The reason you use higher rated voltage is so you can have constant voltage going to your gear. The problem with s3 and running 12volt gear is the chance that they might have different operational voltages that are within the voltage slag when pushing your plane. Since FPV we generally do go outside LOS range you need every extra bit of battery to get your plane home if you be a bit of a douche and don't plan your flight (or get stuck in the wind on the way home). Some cameras will drop out at 10 volts which is pretty crappy if you are flying a copter and you push your throttle on a s3. that is a crash waiting to happen. Now with a s4 system on a 12 volt system you can push your gear and not worry as much about the voltage slag. that magical 3.3volt quick drop off won't hurt you the same and like sentry's video above will help you getting home. Oh another point is if you get a cell that drops out .... you most likely still have video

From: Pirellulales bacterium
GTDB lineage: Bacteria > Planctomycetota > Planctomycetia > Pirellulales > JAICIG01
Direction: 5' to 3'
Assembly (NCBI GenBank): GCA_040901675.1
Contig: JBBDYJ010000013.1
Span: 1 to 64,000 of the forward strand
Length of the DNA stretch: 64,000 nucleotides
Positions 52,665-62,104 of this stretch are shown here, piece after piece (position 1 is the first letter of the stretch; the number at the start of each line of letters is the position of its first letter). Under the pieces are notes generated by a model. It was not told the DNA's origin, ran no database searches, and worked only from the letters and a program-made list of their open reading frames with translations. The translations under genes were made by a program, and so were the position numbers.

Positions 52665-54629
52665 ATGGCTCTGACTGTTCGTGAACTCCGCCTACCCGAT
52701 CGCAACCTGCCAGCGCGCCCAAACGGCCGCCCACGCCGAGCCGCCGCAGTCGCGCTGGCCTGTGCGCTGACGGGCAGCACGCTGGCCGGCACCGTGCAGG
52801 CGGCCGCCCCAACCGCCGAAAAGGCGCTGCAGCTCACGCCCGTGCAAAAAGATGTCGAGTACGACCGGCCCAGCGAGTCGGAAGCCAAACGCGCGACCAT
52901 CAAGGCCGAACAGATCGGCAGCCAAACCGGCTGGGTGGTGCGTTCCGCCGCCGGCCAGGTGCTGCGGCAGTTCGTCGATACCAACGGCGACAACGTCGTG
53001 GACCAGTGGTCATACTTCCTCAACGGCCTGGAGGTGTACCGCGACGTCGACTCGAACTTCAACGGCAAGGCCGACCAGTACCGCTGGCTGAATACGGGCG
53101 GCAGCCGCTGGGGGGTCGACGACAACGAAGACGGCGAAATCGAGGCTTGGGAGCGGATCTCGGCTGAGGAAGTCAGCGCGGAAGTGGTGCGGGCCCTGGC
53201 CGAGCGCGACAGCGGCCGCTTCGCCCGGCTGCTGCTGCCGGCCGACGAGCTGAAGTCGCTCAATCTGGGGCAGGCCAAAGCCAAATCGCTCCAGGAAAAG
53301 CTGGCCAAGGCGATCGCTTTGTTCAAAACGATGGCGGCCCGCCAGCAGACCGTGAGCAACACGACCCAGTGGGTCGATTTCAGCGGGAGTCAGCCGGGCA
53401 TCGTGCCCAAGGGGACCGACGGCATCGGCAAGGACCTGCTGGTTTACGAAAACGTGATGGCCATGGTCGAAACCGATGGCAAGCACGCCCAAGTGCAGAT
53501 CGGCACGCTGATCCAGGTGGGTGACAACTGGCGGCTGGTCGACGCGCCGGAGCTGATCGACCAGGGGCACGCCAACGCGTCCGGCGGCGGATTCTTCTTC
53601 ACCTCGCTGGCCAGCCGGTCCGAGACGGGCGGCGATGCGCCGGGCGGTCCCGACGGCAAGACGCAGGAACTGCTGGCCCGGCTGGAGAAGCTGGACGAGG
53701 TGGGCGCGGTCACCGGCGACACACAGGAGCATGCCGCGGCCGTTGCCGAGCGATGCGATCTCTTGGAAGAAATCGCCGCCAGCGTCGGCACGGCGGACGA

This is not to say you have to go higher voltages. I do run 12v systems on s3 but then again these systems also have batteries in parallel and the gear will drop off at 9volts.
    Whaka's Tinkerings blog --> http://fpvlab.com/forums/showthread.php?36623-Whaka-s-Tinkering&p=631753#post631753
    Battle H Virus (home build basher quad tutorial) --> ]http://fpvlab.com/forums/showthread.php?12544-Tutorial-Battle-H-Virus
    Range record on 5.8ghz 200mw 24km --> http://www.rcgroups.com/forums/showthread.php?t=1441664

    The one thing I know how to do well with FPV - crash. All in a day of fun!
    I believe landing is a full body experience .... I do my best to aim for your body.